- 102 Diamagnetism
- 103 Paramagnetism
- 104 The exchange interaction; ferromagnetism
- 105 Free energy of ferromagnets
- 106 Ferromagnetic domain walls*
- 107 Hysteresis in ferromagnets
- 108 Demagnetization
- 109 Superconductors*

- 17 Ohm’s law, emf, and electrical circuits
- 110 Ohm’s law
- 111 Electric fields around current-carrying conductors—a solvable example*
- 112 van der Pauw’s method*
- 113 The Van de Graaff generator
- 114 The thermopile
- 115 The battery
- 116 Lumped circuits
- 117 The telegrapher’s equation*
- 118 The ac generator

- 18 Frequency-dependent response of materials
- 119 The frequency-dependent conductivity
- 120 The dielectric function and electric propensity
- 121 General properties of the ac conductivity*
- 122 Electromagnetic energy in material media*
- 123 Drude-Lorentz model of the dielectric response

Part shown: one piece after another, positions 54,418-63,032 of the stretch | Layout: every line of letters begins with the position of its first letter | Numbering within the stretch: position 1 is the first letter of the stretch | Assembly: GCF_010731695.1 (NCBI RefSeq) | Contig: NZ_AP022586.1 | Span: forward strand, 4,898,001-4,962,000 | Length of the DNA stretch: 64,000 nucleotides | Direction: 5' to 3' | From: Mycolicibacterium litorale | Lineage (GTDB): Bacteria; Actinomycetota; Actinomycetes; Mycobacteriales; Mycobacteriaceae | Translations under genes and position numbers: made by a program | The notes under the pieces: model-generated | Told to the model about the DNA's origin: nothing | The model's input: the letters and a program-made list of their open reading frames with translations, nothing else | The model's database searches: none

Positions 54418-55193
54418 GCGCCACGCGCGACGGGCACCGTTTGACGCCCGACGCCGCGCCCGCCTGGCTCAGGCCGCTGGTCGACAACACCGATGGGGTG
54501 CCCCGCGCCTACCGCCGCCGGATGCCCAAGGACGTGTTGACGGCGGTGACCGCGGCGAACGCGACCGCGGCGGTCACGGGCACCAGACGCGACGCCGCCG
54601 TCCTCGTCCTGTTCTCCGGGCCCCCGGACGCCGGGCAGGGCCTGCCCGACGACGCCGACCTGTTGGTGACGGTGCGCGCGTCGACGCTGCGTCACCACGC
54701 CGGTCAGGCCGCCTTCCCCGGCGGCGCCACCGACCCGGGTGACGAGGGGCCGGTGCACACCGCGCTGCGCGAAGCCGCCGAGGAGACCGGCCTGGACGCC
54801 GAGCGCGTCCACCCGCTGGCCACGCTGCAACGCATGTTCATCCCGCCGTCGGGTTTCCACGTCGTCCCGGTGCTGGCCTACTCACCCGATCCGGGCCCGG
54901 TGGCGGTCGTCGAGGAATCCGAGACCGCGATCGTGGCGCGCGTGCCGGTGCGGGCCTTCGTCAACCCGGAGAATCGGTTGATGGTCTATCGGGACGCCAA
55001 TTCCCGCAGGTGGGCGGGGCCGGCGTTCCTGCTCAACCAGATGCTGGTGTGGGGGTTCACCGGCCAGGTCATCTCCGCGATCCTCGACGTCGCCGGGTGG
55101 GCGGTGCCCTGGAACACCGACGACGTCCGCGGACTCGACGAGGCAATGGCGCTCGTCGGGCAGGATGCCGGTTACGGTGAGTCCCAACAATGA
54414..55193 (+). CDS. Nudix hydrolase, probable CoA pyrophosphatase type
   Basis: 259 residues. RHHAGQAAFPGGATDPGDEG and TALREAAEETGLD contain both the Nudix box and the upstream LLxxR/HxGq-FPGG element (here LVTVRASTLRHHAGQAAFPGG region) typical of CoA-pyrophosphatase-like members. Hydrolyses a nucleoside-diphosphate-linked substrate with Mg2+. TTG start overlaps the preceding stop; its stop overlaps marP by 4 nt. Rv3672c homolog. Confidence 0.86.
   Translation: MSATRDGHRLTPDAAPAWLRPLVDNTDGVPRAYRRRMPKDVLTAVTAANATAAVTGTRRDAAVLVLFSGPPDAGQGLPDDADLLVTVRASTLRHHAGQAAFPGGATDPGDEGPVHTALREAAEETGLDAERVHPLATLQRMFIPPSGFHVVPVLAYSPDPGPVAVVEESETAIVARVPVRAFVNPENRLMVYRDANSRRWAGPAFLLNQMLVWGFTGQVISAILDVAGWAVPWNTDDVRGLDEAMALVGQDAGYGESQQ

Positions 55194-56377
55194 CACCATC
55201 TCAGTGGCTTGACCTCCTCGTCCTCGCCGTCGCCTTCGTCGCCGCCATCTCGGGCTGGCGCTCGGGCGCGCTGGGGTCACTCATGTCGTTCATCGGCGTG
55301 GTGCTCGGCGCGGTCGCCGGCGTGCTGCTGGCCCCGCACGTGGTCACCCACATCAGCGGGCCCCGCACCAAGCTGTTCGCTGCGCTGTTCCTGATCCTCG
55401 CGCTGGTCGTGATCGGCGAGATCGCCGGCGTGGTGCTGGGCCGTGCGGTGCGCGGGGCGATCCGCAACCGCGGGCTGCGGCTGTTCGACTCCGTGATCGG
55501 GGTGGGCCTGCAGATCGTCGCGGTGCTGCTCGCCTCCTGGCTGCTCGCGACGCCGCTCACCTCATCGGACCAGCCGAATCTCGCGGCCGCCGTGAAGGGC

- 124 Frequency dependence of the magnetic response*

- 19 Quasistatic phenomena in conductors
- 125 Quasistatic fields
- 126 Variable magnetic field: eddy currents and the skin effect in a planar geometry
- 127 Variable magnetic field: eddy currents and the skin effect in finite bodies*
- 128 Variable electric field, electrostatic regime
- 129 Variable electric field, skin-effect regime
- 130 Eddy currents in thin sheets, Maxwell’s receding image construction, and maglev*
- 131 Motion of extended conductors in magnetic fields*
- 132 The dynamo*

- 20 Electromagnetic waves in insulators
- 133 General properties of EM waves in media
- 134 Wave propagation velocities
- 135 Reflection and refraction at a flat interface (general case)